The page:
Q & A Board - View Post
 
Author:  Lazer A.
E-mail:  LazerA@aol.com
Date:  7/19/2004 6:23:00 PM
Subject:  Jewish History & Anti-Torah Ideology
Message:  The posting by "rager" (the supposed PhD in Jewish history) (http://www.kashrut.org/forum/viewpost.asp?mid=8693) is severely flawed and either should not have been allowed on the website or should have been accompanied by a vigorous rebuttal, rather than a meaningless "no comment".

This fellow basically repeats all of the standard anti-Torah garbage sold by the extreme left-wing of Modern Orthodoxy, i.e. that Chassidus (a "style of strict, superstitious Judaism") was a break from the true "rationalist" Judaism of the "Geonim" and "Spanish rishonim" (the reference to Spain is very deliberate, as it leaves out the purportedly "anti-rationalist" Baalei Tosafos and their "ilk").

This is part of a general ideological campaign by the left-wing Modern Orthodox and the Conservative movement to portray themselves as the true bearers of the mesorah of "rationalism", as represented by the Rambam, Rav Saadia Gaon, and the general pro-philosophy school, and to portray mainstream (i.e. "black hat") Orthodoxy as a breakoff from true Judaism due to "irrational superstition" (read kabbalah and plain old reactionary attitudes or "medievalism"). (The Conservatives and their MO allies are actually not representative of either side of the dispute on philosophical study.) This ideology, and revision of history, has its roots in the teachings of the Wissenschaft des Judenthums school of thought, especially in the writings of its most well known proponent, Heinrich Graetz.

Some secularist and MO "scholars" have attempted to portray the opposition to Chassidus by the Vilna Gaon and others as a continuation of, in their ideology, the old struggle between rationalism and anti-rationalist forces (the Maimonidean dispute). This is a complete misunderstanding of BOTH disputes. Neither side of either dispute was "anti-rationalist".

The accusations regarding the new customs from "idol worship and paganism" is a standard canard of the secularists in their attack on the mesorah and kabbala.

Rav Moshe, in his teshuva (OC 2:24), specifically states that we can't criticize the Chasidim who changed their nusach for they certainly had reason to permit doing so.

The absolute confidence that "rager" has that blaming the Holocaust on Reform (or any group) is "most foul" and "foolish" runs in the face of the entire concept that God controls events and that evil only befalls the Jewish people when they sin.

Moreover, the equation between Reform and Chassidus is absolutely absurd. Chassidus is certainly open to challenge, and many things the Chassidim did were problematic. I suspect that, if I had been alive at the time, I would have sided with the misnagdim. Nevertheless, despite the heated rhetoric, the Chasidim were totally committed to the beliefs and practices of Judaism, and the matters of dispute were generally on relatively subtle issues (permissibility of changing nusach and some esoteric Kabbalistic issues). Reform, on the other hand, was, and is, an outright fundamental rejection of every basic principle of Judaism. This was recognized by all, even the most vigorous opponents of Chassidus, which is why all serious opposition to Chassidus ended as the anti-religious movements (Reform/Haskala) began to come to the fore. It was recognized that fighting with Chassidim was a distraction from a far worse problem.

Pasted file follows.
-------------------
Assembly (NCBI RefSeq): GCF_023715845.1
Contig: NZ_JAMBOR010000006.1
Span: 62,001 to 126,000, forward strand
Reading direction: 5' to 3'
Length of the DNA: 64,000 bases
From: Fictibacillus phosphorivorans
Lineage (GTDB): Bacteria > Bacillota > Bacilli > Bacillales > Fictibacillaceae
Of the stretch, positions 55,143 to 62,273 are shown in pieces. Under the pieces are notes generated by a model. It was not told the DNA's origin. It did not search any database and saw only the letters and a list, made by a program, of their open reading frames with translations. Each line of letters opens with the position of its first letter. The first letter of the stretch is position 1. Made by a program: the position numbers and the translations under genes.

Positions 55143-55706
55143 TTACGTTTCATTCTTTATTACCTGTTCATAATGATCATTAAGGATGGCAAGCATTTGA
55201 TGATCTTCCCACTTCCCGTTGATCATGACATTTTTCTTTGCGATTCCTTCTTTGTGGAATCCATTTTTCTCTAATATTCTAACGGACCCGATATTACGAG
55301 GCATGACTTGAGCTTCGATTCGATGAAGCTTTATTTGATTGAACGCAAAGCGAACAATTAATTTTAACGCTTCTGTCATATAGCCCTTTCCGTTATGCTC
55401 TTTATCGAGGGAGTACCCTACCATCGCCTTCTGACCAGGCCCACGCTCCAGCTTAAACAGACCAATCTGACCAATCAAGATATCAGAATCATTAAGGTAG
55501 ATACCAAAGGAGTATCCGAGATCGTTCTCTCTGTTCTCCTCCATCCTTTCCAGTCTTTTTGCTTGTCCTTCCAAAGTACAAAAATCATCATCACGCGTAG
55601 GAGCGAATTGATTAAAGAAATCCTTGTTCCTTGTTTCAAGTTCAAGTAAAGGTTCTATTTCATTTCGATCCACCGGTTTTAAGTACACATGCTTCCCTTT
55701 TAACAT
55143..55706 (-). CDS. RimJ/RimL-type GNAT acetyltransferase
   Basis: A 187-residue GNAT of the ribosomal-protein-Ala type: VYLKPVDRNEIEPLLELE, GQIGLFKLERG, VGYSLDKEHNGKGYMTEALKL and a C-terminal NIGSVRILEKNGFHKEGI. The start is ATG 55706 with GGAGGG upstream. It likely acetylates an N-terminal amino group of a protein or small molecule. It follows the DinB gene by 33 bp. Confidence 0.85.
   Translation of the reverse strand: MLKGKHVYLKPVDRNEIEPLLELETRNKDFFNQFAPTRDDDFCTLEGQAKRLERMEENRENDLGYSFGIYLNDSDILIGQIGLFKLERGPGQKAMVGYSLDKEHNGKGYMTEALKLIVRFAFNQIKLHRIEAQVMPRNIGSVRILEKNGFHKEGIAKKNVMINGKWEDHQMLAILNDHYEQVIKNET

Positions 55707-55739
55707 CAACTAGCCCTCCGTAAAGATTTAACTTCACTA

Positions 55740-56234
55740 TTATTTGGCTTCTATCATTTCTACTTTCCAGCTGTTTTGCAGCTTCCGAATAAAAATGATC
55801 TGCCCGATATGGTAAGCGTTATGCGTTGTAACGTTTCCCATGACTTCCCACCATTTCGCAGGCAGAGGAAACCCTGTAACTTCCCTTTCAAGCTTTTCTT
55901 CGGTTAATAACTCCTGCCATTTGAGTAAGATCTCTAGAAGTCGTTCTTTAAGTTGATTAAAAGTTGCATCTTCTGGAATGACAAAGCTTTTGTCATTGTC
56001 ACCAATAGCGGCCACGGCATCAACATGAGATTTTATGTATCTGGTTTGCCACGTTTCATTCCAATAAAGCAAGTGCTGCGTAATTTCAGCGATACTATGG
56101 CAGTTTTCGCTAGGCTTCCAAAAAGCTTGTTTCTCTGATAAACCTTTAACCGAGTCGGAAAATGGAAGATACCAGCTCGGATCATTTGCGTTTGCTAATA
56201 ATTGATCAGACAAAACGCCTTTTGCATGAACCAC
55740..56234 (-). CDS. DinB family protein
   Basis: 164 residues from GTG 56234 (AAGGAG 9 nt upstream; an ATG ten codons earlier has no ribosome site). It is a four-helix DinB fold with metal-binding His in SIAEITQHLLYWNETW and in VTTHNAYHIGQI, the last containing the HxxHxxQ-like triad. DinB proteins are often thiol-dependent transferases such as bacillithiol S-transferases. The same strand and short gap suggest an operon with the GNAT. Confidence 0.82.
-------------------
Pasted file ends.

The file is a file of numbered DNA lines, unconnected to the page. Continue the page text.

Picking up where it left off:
(It may be worth mentioning that the controversy regarding the change in nusach was not regarding the validity of the nusach itself, which was in wide use by many mekubalim including those outside of the Chassidic movement. That nusach, which comes from the Arizal, had been considered reserved for initiates to Kabbalah (including such non-Chasidim as Rav Noson Adler and, if my memory serves correctly, the mekubalim of the kloiz in Brody). The controversy was whether it was proper to popularize the practice. The issue of the popularization of Kabbalah, both in practice and in teaching, was one of the critical issues in the dispute.)

This posting is truly offensive, and based on an extremely inaccurate reading of Jewish history (even according to most serious secular scholars), and is rooted more in secularist ideology than historical scholarship. If the poster truly has a PhD in Jewish history, then I feel better about the fact that I never chose to pursue one (I have often been tempted to).

Not being a regular visitor to this website, I don’t know if this kind of anti-Torah material is regularly disseminated here. I was made aware of this particularly offensive piece by another person. This response is, obviously, not a full treatment of the subjects. Quite frankly, I doubt the poster is worthy of that kind of effort.

Unfortunately, even more disturbing than the posting itself is the failure of the moderator to respond or even comment. Ignorance of history does not justify spreading libelous anti-Torah myths to the masses. If the moderator's ignorance is truly so extensive that he isn't aware of the subtext of this posting, then he really shouldn't be moderating an online forum about Judaism.

Lazer A.
   
Reply:  You sound like you know what you are talking about. So does "rager". Do you honestly believe that he felt Chasidim and reform are the same? Just as you make a point by making an extreme point, so does he.
CYA

Back to the Q & A Board